People laugh, but I wonder. If we aren’t really supposed to take Rick Santorum’s view about religion in the public world seriously, then why are there so many people cheering him on?
Whether or not he wins or loses in the various state primaries and caucuses, the issue of church and state and the place of various faith communities in a pluralistic culture remain.
I’ve blogged about these things before. After all, the name of this blog is “Conversations on the Church’s vocation in the Public World.” Now these issues are before us, and all twisted up. We need to get our history straight. If Rick Santorum feels like throwing up when he hears John F. Kennedy’s speech, then Santorum doesn’t know his history. In the fall of 1960 JFK needed to make clear that should he become president of the United States, the pope would not be dictating policy of this nation. There would be “absolute” separation.
Mr. Santorum, now saying he would take back his words that the speech made him want to throw up, has, however, gone even further by insinuating that only non-religious people can have a voice in the public square and that the voices of people of faith (e.g. conservative evangelical Christians) would be excluded by adhering to separation of church and state.
The words, “separation of church and state” indeed are not in the Constitution. Thomas Jefferson wrote them in response to a letter of October 7, 1801, from the Danbury (Connecticut) Baptist Association, in which they, “rejoicing” in his “election to office” said, “Our sentiments are uniformly on the side of religious liberty: that Religion is at all times and places a matter between God and individuals; that no man ought to suffer in name, person, or effects on account of his religious opinions,” and added, “But, sir, our constitution of government is not specific.”
Thomas Jefferson responded: “Gentlemen….believing with you that religion is a matter which lies solely between man and his God…I contemplate with sovereign reverence that act of the whole American people which declared that their legislature would ‘make no law respecting an establishment of religion, or prohibiting the free exercise thereof,’ thus building a wall of separation between church and state.” He concluded, “I reciprocate your kind prayers…and tender you for yourselves and your religious association, assurances of my high respect and esteem.”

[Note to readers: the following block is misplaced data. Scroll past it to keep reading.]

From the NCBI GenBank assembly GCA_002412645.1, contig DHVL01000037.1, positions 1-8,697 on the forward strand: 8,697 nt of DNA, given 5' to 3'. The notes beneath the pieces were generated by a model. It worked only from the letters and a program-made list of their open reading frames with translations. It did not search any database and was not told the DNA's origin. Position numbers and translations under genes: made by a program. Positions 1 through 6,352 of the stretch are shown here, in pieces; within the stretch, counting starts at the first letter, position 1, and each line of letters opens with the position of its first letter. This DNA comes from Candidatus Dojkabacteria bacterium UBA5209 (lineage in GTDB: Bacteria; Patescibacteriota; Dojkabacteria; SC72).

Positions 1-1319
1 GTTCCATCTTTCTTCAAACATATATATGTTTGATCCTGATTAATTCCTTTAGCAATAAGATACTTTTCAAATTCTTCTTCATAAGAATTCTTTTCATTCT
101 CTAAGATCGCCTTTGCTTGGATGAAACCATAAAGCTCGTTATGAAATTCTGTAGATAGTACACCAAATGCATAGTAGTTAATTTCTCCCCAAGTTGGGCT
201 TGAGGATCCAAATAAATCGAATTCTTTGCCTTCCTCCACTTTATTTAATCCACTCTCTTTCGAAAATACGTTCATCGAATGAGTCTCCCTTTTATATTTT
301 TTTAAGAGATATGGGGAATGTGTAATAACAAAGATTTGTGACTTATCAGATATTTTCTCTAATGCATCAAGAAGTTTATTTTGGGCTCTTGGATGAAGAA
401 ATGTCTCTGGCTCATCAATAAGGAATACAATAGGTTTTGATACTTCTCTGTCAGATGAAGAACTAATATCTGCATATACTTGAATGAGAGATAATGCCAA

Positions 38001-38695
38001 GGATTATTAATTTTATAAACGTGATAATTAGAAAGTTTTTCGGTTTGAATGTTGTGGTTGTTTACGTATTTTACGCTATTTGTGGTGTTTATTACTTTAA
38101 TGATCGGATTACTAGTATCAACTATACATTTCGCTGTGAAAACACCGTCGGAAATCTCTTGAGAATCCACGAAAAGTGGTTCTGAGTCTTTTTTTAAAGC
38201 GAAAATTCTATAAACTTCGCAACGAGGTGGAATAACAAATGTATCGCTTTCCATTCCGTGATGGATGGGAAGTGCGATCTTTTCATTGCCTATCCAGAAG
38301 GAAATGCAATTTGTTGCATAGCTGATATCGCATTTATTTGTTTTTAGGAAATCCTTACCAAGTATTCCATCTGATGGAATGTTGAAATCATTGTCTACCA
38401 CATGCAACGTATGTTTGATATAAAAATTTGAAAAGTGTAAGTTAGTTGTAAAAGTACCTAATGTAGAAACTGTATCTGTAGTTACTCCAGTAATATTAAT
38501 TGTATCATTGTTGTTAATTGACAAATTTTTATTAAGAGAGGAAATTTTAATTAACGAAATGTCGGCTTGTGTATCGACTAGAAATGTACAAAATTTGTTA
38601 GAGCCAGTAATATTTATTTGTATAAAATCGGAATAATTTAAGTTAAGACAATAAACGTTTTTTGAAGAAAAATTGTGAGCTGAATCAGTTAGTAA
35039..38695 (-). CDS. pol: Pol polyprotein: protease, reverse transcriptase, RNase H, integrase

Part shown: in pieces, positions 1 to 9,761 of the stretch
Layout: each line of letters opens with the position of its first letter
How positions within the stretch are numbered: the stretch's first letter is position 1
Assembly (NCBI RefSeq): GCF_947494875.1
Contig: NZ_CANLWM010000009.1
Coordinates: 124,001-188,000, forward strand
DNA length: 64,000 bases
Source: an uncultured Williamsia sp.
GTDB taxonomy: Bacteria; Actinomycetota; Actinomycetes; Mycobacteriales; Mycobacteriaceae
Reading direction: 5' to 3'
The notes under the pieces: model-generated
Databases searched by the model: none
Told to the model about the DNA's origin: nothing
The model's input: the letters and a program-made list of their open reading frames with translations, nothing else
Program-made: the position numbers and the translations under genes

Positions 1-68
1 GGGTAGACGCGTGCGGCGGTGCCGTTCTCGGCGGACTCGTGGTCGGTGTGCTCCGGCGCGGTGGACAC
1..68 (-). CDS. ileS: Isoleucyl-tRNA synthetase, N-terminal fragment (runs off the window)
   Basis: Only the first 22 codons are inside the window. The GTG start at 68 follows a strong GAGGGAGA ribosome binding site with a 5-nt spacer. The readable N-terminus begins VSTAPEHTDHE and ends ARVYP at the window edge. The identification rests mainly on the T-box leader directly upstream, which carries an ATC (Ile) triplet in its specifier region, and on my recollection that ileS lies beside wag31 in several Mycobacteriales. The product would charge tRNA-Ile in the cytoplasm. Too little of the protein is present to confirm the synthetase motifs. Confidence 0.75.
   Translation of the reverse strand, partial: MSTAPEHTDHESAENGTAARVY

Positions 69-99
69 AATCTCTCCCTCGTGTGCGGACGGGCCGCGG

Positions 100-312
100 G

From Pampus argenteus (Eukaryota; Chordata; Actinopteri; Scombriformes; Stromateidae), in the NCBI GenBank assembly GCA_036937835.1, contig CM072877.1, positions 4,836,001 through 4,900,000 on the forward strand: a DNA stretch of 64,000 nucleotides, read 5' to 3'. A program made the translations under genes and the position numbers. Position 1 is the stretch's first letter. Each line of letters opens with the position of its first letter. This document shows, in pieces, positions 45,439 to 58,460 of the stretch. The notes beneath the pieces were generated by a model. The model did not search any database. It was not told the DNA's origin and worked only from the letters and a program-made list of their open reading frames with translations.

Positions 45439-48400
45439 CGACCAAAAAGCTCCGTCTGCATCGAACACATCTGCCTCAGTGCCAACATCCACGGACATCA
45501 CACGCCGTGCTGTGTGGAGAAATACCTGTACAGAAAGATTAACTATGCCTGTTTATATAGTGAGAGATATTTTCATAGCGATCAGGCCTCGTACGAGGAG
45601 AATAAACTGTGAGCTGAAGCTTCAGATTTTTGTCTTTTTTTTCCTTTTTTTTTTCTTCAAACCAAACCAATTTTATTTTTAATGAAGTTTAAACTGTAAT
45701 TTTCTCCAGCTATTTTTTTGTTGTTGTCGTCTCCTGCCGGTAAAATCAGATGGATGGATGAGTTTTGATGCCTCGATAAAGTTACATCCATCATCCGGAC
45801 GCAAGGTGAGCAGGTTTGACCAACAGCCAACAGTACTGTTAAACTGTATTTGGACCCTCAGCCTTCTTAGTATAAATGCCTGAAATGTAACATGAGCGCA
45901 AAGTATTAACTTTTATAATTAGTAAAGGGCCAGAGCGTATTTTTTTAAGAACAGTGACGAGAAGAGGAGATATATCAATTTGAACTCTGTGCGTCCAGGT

There are various kinds of separation: absolute, functional, institutional, transvaluative, equal. The Evangelical Lutheran Church in America (ELCA) in its constitution (4.03n) pledges to “work with civil authorities in areas of mutual endeavor, maintaining institutional separation of church and state in a relation of functional interaction.” That’s another way of saying that we hold to both the establishment and free exercise clauses of the First amendment; we also believe that all faith communities are called to work together for the common good, yes, carry out our various “vocations” in the public world.
Barack Obama, in a keynote address at the Call to Renewal’s Building a Covenant for a New American Conference in Washington, D.C., in 2006, told his own faith background story, of an adult working as a community organizer in Chicago. He saw Christians “who knew their book.” He said, “the black church understands in an intimate way the Biblical call to feed the hungry and clothe the naked and challenge powers and principalities....I was able to see faith as more than just a comfort to the weary or a hedge against death, but rather as an active, palpable agent in the world. As a source. Of hope.”
Obama went on to say people “need to understand the critical role that the separation of church and state has played in preserving not only our democracy, but the robustness of our religious practices. …it wasn’t the atheists or the civil libertarians who were the most effective champions of the First Amendment. It was the persecuted minorities, it was the Baptists. …It was the forbearers of the evangelicals who were the most adamant about not mingling government with religion….” His speech goes on at length concluding with “a hope that we can live with one another in a way that reconciles the beliefs of each with the good of all.” A worthy goal!